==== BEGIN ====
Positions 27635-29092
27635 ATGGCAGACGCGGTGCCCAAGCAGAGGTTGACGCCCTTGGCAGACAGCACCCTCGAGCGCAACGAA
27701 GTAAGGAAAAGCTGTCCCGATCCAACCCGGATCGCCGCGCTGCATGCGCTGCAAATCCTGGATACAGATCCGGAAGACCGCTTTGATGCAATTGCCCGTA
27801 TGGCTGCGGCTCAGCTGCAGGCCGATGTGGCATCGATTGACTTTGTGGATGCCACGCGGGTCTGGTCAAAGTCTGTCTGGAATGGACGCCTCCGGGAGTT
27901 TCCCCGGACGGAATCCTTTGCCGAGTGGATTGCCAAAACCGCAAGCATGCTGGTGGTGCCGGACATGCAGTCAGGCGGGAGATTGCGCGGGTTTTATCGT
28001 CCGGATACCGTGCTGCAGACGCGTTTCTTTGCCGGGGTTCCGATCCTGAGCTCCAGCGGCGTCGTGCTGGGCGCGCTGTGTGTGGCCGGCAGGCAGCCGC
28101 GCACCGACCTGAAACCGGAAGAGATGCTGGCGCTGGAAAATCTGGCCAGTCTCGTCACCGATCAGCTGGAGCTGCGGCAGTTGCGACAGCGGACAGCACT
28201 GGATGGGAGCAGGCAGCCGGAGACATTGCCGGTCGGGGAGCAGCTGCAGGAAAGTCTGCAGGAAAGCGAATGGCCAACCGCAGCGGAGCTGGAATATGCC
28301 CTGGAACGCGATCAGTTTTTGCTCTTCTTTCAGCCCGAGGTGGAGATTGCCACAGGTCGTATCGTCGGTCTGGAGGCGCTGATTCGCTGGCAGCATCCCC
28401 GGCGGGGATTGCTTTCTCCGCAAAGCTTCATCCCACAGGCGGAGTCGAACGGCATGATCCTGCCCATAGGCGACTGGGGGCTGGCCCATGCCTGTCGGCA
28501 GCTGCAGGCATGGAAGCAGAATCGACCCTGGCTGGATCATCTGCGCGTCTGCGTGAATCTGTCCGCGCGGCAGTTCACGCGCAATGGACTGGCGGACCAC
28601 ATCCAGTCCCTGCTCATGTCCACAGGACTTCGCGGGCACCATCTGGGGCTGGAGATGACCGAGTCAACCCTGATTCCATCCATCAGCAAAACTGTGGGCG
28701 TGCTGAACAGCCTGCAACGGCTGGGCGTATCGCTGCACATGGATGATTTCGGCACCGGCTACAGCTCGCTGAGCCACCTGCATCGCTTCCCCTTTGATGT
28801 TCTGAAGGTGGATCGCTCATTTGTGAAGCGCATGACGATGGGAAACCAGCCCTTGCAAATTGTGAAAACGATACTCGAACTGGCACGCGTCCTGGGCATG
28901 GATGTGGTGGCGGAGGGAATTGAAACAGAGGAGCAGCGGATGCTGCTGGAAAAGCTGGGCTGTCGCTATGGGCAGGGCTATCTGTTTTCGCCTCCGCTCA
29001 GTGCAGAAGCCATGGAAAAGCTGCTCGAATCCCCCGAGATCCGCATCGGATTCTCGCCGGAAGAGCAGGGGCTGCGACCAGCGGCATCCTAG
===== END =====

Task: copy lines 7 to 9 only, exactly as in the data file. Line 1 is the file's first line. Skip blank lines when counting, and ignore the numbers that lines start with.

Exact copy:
28101 GCACCGACCTGAAACCGGAAGAGATGCTGGCGCTGGAAAATCTGGCCAGTCTCGTCACCGATCAGCTGGAGCTGCGGCAGTTGCGACAGCGGACAGCACT
28201 GGATGGGAGCAGGCAGCCGGAGACATTGCCGGTCGGGGAGCAGCTGCAGGAAAGTCTGCAGGAAAGCGAATGGCCAACCGCAGCGGAGCTGGAATATGCC
28301 CTGGAACGCGATCAGTTTTTGCTCTTCTTTCAGCCCGAGGTGGAGATTGCCACAGGTCGTATCGTCGGTCTGGAGGCGCTGATTCGCTGGCAGCATCCCC